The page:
Patti LuPone is a two-time Tony Award winner (having been nominated for six), two-time Grammy Award winner, 1985 Laurence Olivier Award winner, 2006 American Theater Hall of Fame inductee, Drama Desk, Drama League, and Outer Critics Circle Award winner, Royal Shakespeare Company performer, and one of the most versatile, forceful, and fiery divas ever to grace the world of show business. (We also know her as one of the most vocal enemies of electronic distractions in live theatre.) After beginning her career in 1972 as a member of The Acting Company (founded by John Houseman and Margot Harley), LuPone made her Broadway debut in 1973 in Anton Chekhov’s Three Sisters. She won the 1985 Olivier Award for her work in both the original London cast of Les Misérables as Fantine and in Marc Blitzstein’s The Cradle Will Rock as Moll. LuPone portrayed Eva Perón (which is a very challenging role emotionally and especially vocally) in the original 1979 Broadway production of Evita, which earned her the Tony Award for Best Actress in a Musical; her performance elevated her to stardom/legendary status (although she claims that her experience in Evita was the worst experience of her life).

Her other notable, praised stage performances include her Tony Award winning portrayal of Mama Rose in the 2007 revival of Gypsy, her Tony nominated portrayal of Lucia in the 2010 original production of Women on the Verge of a Nervous Breakdown, her Tony nominated portrayal of Mrs. Lovett in the 2005 revival of Sweeney Todd: The Demon Barber of Fleet Street (in which she also played the tuba), her Tony nominated portrayal of Reno Sweeney in the 1987 revival of Anything Goes, and her Olivier nominated portrayal of Norma Desmond in the original 1993 London production of Sunset Boulevard. LuPone starred in the 2007 Los Angeles Opera production of Rise and Fall of the City of Mahagonny alongside Audra McDonald (and won the Best Classical Album and Best Opera Recording Grammy Awards in 2008 for it), and, on the other side of the spectrum, has received Emmy Award nominations for her work on television. She is also known for her perfectionism, “naturalistic fire” (The New York Times, 1997), her signature rendition of “Meadowlark” (The Baker’s Wife), and her rich, commanding mezzo voice, which assists LuPone in captivating audiences however and whenever she wishes.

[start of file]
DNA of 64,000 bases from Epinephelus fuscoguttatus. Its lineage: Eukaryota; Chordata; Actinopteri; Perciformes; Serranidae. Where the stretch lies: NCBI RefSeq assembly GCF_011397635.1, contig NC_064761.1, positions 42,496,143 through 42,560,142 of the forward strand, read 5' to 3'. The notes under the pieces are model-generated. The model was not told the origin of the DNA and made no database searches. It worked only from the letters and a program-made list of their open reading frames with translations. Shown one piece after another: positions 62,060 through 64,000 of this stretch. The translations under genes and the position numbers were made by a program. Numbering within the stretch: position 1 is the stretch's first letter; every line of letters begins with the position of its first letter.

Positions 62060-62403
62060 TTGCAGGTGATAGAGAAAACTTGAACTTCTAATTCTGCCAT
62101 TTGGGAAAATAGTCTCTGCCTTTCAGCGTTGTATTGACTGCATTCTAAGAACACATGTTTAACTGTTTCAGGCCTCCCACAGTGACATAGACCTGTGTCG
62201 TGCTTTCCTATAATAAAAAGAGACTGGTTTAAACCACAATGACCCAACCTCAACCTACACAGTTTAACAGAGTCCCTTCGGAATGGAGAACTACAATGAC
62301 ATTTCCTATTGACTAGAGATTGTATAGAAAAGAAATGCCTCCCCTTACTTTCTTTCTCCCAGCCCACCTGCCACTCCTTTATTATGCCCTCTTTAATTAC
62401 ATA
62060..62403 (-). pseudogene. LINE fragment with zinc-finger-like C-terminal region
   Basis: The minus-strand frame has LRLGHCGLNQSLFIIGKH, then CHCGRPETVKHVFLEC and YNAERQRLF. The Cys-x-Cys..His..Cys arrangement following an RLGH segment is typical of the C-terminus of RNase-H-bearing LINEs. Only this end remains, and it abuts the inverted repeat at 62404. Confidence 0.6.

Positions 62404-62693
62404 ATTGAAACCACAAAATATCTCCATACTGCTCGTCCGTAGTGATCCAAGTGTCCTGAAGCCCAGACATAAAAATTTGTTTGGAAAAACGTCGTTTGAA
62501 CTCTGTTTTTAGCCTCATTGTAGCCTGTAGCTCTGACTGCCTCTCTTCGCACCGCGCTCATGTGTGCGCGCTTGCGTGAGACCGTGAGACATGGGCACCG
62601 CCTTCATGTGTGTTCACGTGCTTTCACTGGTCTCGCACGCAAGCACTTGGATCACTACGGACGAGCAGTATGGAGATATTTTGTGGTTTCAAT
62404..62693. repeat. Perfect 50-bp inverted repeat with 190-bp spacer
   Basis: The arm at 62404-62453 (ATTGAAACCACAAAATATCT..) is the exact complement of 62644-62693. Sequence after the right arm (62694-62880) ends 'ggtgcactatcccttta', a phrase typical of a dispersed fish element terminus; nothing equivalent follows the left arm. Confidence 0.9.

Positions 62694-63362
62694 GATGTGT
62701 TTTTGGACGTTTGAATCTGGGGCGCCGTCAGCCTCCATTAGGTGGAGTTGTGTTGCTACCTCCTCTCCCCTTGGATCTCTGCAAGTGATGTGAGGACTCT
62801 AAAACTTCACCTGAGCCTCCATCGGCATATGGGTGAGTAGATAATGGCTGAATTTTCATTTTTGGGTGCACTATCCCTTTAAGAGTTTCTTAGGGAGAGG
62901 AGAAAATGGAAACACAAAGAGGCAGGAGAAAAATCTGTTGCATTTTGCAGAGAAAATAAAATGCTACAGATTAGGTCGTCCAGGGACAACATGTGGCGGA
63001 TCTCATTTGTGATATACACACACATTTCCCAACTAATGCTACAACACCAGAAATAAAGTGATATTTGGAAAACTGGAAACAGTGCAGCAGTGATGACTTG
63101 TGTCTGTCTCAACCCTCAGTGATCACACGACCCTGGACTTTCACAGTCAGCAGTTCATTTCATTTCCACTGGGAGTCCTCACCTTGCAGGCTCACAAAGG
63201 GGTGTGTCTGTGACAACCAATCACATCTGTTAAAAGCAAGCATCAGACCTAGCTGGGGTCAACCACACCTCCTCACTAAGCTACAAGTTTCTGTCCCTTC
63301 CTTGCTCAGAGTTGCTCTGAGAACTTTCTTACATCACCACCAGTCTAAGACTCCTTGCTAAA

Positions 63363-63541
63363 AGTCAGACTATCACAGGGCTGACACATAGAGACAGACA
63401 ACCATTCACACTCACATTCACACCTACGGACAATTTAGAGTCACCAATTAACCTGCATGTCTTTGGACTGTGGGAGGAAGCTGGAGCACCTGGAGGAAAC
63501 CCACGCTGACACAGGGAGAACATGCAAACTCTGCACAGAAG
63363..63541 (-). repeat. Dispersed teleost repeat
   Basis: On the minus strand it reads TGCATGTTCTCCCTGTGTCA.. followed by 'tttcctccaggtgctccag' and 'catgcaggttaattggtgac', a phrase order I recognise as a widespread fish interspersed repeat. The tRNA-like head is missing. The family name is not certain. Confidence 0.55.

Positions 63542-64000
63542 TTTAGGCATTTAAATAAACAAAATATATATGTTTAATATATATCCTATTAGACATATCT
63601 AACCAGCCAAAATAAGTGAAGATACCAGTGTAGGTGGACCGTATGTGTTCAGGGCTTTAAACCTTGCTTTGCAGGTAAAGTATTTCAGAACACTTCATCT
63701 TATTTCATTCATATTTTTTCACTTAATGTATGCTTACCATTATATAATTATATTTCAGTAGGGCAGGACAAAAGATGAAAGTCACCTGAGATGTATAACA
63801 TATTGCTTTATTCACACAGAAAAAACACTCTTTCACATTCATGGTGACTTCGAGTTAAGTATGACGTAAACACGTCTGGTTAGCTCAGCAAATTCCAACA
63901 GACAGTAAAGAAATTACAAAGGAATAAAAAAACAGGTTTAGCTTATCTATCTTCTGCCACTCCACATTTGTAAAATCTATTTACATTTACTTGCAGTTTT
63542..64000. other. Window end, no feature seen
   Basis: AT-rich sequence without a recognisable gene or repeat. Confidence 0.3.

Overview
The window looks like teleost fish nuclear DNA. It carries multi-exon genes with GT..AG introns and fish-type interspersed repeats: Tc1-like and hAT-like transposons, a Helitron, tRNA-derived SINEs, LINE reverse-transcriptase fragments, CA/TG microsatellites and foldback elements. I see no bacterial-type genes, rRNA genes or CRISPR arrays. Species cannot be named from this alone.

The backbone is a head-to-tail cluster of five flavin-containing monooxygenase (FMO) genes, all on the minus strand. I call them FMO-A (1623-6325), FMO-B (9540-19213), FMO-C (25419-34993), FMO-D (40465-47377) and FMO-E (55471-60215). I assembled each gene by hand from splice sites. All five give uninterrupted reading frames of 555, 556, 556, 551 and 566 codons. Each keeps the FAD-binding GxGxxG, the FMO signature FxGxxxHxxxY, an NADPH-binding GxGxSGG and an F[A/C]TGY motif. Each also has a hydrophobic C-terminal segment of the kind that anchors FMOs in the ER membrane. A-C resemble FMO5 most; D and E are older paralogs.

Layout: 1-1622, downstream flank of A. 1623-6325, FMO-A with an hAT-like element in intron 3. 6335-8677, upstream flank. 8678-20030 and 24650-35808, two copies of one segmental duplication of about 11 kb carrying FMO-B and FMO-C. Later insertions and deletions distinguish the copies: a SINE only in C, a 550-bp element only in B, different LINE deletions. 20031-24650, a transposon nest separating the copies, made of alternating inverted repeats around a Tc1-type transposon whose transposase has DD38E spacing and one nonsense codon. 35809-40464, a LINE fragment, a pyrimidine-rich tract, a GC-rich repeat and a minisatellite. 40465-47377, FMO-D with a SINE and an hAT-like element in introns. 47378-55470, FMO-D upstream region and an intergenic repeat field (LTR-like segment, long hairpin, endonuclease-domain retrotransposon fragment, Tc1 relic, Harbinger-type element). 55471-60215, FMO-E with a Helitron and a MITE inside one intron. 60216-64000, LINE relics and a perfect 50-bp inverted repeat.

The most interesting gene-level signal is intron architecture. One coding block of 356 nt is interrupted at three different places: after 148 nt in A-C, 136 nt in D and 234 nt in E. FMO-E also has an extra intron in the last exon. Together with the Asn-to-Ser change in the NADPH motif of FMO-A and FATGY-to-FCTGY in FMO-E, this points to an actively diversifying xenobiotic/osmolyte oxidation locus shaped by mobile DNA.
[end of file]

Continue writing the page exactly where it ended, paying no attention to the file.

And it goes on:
The multitalented star of stage, screen, and television in both England and the U.S. by the name of Dame Julie Andrews (made a Dame by Queen Elizabeth II in 2000 for her services to the performing arts) used to possess a legendary four-octave vocal range (an incredibly rare, tremendous feat). Andrews was a coloratura soprano known for her gorgeous, sweet, elegant and pure tone, and also boasted perfect pitch; as a child, she was dubbed “Britain’s Youngest Prima Donna,” and a throat specialist even told her that she already possessed a near adult larynx. She was actually encouraged to pursue opera, but felt that her light vocal tone was much more suited to musical theatre. Andrews appeared on the West End in 1948 (at age thirteen), and in 1948, became the youngest solo performer ever to be seen in a Royal Command Variety Performance at the London Palladium (performing for members of King George VI’s family). In 1954, Andrews made her U.S. Broadway debut in The Boy Friend as Polly Browne, and was the highlight of the show. In fact, she was asked to audition for My Fair Lady on Broadway near the end of her run in The Boy Friend, and landed the role of Eliza Doolittle (which would earn her a Tony nomination).

She was then featured in the Rodgers and Hammerstein 1957 television musical, Cinderella, due to the fact that Richard Rodgers was so impressed by her. Unfortunately, ever since she underwent surgery to remove non-cancerous nodules from her throat in 1997, her range and ability to sustain notes have been limited, but that hasn’t stopped her from performing; her distinctive performance style stems from her voice, but also stems from her specific, poised acting. She has won an Academy Award for her famous portrayal of Mary Poppins in Disney’s 1964 feature film, Mary Poppins. Additionally, throughout her career, she has garnered two Emmys, the Kennedy Center Honors, the Disney legend honor, a BAFTA, three Grammys, and five Golden Globes. Andrews is also famous for her starring roles in the 1963 production of Camelot on Broadway as the original Queen Guenevere (which earned her another Tony Award nomination) and in the 1965 movie musical The Sound of Music as the imaginative Maria (which earned her the Golden Globe Award for Best Actress in a Musical and also happened to inspire numerous Internet memes). 


Carol Channing’s voice isn’t a beautiful one by usual standards, but ironically, its lack of supposed “beauty” is where its beauty lies. Its individuality, rasp and almost gravelly quality have truly distinguished her as one of the most distinct musical theatre stars in history and have helped mold her extensive stage, television, and screen career. Channing is now ninety-four years old, and has a career that has been active SINCE 1941! She gained her first job on a New York stage in 1941, but didn’t gain stardom until she was cast in Gentlemen Prefer Blondes as Lorelei Lee in 1949 (and made “Diamonds Are a Girl’s Best Friend” famous). Ironically, she later received her fourth Tony Award nomination for her starring role in the 1974 musical Lorelei, which was a re-imagination of Gentlemen Prefer Blondes.